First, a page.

U.S. Takes Landmark Action in Opening Access to Publicly Funded Research
By Melissa Hagemann
Open Access is the free online availability of scholarly research. The Open Access movement has worked for the past decade to provide the public with unrestricted, free access to scholarly research—much of which is publicly funded.
Eleven years after the Open Society Foundations helped to define the field of Open Access, the Obama Administration issued an Executive Directive instructing the largest U.S. funding agencies to provide public access to federally funded research. In February 2002, Open Society launched the Budapest Open Access Initiative, which first defined Open Access as the free online availability of scholarly research. Since that time, Open Society helped to create and support the development of a global movement which advocates for public access to publicly funded research.
On February 22, 2013, the White House directed federal agencies with annual research and development budgets of $100 million or more to provide the public with free online access to the results of that research within one year of publication.
The Directive follows on the heels of new legislation currently making its way through Congress called the Fair Access to Scientific and Technology Research Act (FASTR), which was introduced in the House and Senate on February 14, 2013, the 11th anniversary of the Budapest Open Access Initiative. Importantly, FASTR would reduce the embargo period on research articles from 12 to 6 months and includes language on the reuse of the research materials which is of critical importance to students, academics, small businesses, and all those who wish to build upon this research.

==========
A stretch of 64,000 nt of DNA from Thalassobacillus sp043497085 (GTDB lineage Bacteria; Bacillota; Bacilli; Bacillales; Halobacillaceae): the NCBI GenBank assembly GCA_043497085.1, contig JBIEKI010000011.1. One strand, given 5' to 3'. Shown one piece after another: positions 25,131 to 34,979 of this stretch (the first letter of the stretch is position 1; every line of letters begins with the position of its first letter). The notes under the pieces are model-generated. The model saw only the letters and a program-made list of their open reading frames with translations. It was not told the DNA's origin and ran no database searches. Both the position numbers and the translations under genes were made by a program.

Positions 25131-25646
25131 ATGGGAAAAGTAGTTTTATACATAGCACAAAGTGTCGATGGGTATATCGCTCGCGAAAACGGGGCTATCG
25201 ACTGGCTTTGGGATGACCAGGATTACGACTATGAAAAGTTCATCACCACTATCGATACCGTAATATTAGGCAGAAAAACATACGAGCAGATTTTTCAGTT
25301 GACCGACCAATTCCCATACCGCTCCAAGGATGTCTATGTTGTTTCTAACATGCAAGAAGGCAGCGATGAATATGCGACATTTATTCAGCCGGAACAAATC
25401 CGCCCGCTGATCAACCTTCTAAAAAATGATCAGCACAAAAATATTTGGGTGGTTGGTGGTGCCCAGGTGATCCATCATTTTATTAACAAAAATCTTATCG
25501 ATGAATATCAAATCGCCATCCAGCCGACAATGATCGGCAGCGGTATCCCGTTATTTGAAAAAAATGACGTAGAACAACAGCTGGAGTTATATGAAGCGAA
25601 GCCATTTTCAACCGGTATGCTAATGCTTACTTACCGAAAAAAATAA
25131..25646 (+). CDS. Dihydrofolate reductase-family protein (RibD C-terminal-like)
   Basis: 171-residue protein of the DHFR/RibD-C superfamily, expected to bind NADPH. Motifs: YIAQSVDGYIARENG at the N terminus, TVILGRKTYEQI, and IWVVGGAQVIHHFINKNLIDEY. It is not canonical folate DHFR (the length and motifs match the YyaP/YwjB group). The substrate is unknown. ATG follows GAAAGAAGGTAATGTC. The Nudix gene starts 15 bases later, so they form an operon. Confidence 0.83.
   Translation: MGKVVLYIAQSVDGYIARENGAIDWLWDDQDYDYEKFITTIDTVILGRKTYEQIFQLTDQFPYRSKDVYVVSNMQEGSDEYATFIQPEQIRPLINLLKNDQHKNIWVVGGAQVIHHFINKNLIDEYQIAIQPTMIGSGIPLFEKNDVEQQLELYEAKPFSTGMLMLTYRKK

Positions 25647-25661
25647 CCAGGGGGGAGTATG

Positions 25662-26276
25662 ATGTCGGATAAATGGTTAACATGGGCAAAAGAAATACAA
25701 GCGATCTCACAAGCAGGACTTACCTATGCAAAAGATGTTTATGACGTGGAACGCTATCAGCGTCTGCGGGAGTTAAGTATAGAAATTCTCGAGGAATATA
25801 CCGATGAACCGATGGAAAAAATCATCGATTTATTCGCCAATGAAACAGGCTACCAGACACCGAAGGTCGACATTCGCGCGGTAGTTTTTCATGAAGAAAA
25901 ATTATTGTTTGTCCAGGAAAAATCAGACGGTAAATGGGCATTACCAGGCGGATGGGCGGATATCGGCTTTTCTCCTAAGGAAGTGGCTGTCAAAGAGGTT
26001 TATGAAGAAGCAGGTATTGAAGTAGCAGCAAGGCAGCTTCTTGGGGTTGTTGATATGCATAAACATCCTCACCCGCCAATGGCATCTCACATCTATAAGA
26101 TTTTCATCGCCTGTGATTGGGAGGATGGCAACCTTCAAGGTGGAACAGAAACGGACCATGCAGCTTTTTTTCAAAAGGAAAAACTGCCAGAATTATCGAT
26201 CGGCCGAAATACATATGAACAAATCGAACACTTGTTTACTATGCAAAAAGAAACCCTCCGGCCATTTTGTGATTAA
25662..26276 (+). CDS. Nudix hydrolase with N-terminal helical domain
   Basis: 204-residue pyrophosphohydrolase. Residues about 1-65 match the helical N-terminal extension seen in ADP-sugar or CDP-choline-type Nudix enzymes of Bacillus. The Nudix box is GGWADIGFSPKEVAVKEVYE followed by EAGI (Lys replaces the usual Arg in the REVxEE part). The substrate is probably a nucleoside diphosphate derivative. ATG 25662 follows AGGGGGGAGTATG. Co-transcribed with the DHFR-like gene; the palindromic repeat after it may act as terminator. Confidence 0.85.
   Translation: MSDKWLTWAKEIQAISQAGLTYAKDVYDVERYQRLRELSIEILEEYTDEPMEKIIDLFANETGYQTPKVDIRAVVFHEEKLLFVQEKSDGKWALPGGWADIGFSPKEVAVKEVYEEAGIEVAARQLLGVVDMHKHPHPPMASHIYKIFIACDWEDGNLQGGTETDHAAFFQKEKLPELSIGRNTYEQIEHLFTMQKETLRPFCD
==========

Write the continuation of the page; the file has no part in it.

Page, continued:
The White House’s actions extend the progress made by the National Institutes of Health (NIH), the first U.S. funding agency to require public access to taxpayer-funded research. Since its implementation, the NIH has made more than 90,000 new biomedical manuscripts publicly available each year, giving millions of Americans—and those around the world—access to vital health care information. Demand for this information is extremely high. Each weekday, more than 700,000 unique users access material from PubMed Central, the NIH repository that houses these articles.
In the United States, the Scholarly Publishing and Academic Resources Coalition (SPARC), an Open Society grantee, is leading the fight for Open Access. “The White House Directive will accelerate scientific discovery, improve education, and empower entrepreneurs to translate research into commercial ventures and jobs,” commented Heather Joseph, the Executive Director of SPARC. “It’s good for our nation, our economy, and our future.”
Melissa Hagemann is a team manager with the Open Society Information Program.